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Medical Basic physics question

  1. Jul 7, 2008 #1
    I am a Doctor and i am trying to prove a theory concernicg centripetal movements of epithelial stem cells in the human cornea. However my research is about the pterygium, a degenerative lesion of the cornea. I ve proven to be of parabolic form and i know from literature that corneal stem cells are drawed into the cornea by centripetal forces. I found from the book I "motion of the bodies" in the propositions that a body can move in a parabola by centripetal forces.
    My question is quite simple and basic. I would like to know if there is a fundamental law that states that when a body or particle is entered in a field that certain laws of physics exists, then the body or particle must obay them.
    Thank you very much.
     
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  3. Jul 7, 2008 #2

    DaveC426913

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    Certainly, any matter will obey the laws of physics, the key is that you must demonstrate which laws of physics are responsible for what you're seeing.

    Unfortunately, I think you may be barking up the wrong tree. Centripetal forces are normally considered part of laws of motion - these laws are observed in frictionless environments and involve force acting on objects, the object's mass and the resulting acceleration - and very little else. None of these things will apply in the viscous environment of a bodily fluid with particles of negligible mass, with such tiny forces and with such slow movement rates. You just don't get that kind of physics there.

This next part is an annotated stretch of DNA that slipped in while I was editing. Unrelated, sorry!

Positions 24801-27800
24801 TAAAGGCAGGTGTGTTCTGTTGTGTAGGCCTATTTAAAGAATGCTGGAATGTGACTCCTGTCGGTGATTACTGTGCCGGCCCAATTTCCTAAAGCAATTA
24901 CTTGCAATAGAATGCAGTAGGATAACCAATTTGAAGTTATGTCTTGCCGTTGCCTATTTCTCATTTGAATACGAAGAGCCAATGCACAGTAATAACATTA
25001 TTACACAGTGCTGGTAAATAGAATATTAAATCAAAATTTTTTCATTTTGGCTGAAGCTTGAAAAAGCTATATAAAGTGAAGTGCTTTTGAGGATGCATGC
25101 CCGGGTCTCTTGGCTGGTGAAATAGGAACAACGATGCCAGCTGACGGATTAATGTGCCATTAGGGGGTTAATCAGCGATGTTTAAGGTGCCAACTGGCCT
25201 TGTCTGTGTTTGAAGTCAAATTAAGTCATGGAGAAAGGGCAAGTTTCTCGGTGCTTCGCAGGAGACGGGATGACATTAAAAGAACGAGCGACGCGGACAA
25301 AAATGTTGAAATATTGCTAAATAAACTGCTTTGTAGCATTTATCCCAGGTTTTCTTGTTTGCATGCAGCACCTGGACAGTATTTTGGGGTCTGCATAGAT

The kind of physics that might apply might be more like fluid dynamics and diffusion.
     
  4. Jul 7, 2008 #3
    Thank you for quick answer.. The centripetal movements of corneal epithelial stem cells, which originate from the limbus of the cornea and are held responsible for corneal apithelium regenaration are already being proved by fellow colleageus using particular markers and staining of certain antibodies. Regarding the friction issue in the cornea no fluid is present the way that a physic means. My question is still remaining. Is there some fundamental law of physics that states that when a body inserts in a particular field where some laws of physics exists that the body will have to obay them. Any reference would be value. Any more advise would be of major significance.
     
  5. Jul 7, 2008 #4

    Moonbear

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    Just how fast do you think eyes rotate to have centripetal forces affecting pathology? That truly isn't making any sense at all. Are you sure you're using the correct terminology? Or is it possible someone has given a term to the migration of these stem cells that is unrelated to the usage in physics?

    Edit: I've looked into this quickly. And as far as I can ascertain in a quick skim of the handful of papers I've found referring to this, they are using a term called "centripetal motion" to describe the pattern of migration of the stem cells, and this is completely unrelated to the physical concept of "centripetal force."

    http://www.iovs.org/cgi/reprint/30/9/1962

    I'm going to move this thread to medical sciences.